By Cosmos Mariner, June 23, 2017
3. Samuel Sawyer Marker (tall view; Sawyer Free Library in background)
— he didn’t give up even when he experienced financial losses. He was very interested in promoting the intellectual welfare of the community, especially Gloucester’s children and schools. He established a fund to incorporate music into the school curriculum; gave money to furnish medals as prizes for excellence in studies. (Submitted on March 25, 2018, by Cosmos Mariner of Cape Canaveral, Florida.) 

2. The Saunders House.
The Saunders House is an outstanding example of a mid-nineteenth century home built in Gloucester. It has been the home of the Sawyer Free Library since 1884. The house was constructed in 1764 by Thomas Saunders, a successful merchant and a representative to the Massachusetts General Court. The house had seven owners before Samuel Sawyer purchased it for the library. Before this generous donation, the library had a series of different locations including the residential parlor of F.G. Low, 135 Front Street, City Hall, and the Baptist church. (Submitted on March 25, 2018, by Cosmos Mariner of Cape Canaveral, Florida.) 

3. Sawyer Medal tradition continues.
Philanthropist Samuel Sawyer left $3,000 in his will when he died in 1889, stating it should be used by the School Committee to provide medals “to be awarded to meritorious scholars in the High and Grammar Schools - courtesy and exemplary conduct to be considered.” His wishes were carried out once again Wednesday night as the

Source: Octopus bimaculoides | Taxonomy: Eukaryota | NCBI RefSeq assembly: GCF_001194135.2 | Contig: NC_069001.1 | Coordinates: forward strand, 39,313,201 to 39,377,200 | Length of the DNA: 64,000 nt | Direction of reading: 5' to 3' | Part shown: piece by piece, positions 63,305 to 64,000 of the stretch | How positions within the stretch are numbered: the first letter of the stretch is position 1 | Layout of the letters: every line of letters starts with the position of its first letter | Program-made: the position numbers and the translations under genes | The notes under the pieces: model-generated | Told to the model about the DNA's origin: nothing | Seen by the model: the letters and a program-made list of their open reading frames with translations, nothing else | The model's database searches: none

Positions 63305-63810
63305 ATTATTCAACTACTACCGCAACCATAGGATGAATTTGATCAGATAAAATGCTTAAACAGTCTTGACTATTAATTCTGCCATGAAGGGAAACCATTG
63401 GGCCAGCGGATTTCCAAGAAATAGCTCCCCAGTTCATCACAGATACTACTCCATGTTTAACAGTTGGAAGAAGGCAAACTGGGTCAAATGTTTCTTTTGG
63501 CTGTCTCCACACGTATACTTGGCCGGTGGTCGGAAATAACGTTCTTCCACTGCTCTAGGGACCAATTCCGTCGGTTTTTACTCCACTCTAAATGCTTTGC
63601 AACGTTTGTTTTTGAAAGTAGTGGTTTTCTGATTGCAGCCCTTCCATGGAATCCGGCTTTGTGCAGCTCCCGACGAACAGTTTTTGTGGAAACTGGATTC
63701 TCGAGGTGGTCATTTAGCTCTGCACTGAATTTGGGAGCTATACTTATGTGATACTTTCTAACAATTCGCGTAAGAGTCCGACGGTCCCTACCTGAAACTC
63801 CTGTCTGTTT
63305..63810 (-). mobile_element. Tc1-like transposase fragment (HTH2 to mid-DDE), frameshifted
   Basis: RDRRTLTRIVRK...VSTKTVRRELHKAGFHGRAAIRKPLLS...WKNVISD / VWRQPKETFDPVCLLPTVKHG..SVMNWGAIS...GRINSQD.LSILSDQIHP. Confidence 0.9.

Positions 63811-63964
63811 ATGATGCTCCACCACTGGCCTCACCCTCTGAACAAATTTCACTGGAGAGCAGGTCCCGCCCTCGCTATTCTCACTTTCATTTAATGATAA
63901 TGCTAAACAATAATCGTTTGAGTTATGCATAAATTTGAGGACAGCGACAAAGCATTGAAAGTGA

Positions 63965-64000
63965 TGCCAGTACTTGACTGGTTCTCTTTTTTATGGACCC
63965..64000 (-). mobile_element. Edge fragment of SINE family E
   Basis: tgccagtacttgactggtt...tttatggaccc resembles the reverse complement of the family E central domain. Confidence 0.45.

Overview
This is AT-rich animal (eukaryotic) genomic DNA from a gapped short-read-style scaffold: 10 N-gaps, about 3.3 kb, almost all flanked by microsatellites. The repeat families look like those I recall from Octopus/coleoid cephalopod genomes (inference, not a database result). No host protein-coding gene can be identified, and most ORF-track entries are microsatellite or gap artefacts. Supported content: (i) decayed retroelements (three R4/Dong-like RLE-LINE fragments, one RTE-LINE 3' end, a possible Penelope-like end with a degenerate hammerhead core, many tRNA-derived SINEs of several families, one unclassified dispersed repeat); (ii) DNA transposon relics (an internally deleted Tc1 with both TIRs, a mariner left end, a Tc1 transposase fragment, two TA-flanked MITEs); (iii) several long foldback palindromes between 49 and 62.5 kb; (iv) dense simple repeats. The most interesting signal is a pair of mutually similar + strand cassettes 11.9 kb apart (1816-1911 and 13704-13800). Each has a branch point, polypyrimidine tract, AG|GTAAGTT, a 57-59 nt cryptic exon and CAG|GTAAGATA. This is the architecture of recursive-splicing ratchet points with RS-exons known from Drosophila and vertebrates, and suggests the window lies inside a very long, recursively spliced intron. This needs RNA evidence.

Sawyer Free Library image. Click for full size.
By Cosmos Mariner, June 23, 2017
4. Sawyer Free Library
Gloucester School Committee presented 19 Sawyer Medals to the top students in their class who had not received one previously. (Submitted on March 25, 2018, by Cosmos Mariner of Cape Canaveral, Florida.) 

4. Gloucester Harborwalk 31: Samuel Sawyer.
On February 15, 1830 nearly 100 Gloucester residents met and formed the Gloucester Lyceum to bring community together to participate in lectures and debates which fostered ideas and information. Among the many intellectual luminaries of the day who appeared were Henry David Thoreau, Ralph Waldo Emerson, and Oliver Wendell Holmes. The Lyceum inevitably led to the formation of a library through the great philanthropy of ship owner and merchant, Samuel Sawyer, and other public donations. (Submitted on March 26, 2018, by Cosmos Mariner of Cape Canaveral, Florida.) 
 
Categories. Arts, Letters, MusicCharity & Public WorkEducation
 
Sawyer Free Library (<i>newer building adjacent to original Saunders House seen at left</i>) image. Click for full size.
By Cosmos Mariner, June 23, 2017
5. Sawyer Free Library (newer building adjacent to original Saunders House seen at left)
 
 
Credits. This page was last revised on March 26, 2018. This page originally submitted on March 25, 2018, by Cosmos Mariner of Cape Canaveral, Florida. This page has been viewed 52 times since then. Photos:   1, 2, 3, 4, 5. submitted on March 25, 2018, by Cosmos Mariner of Cape Canaveral, Florida. • Andrew Ruppenstein was the editor who published this page.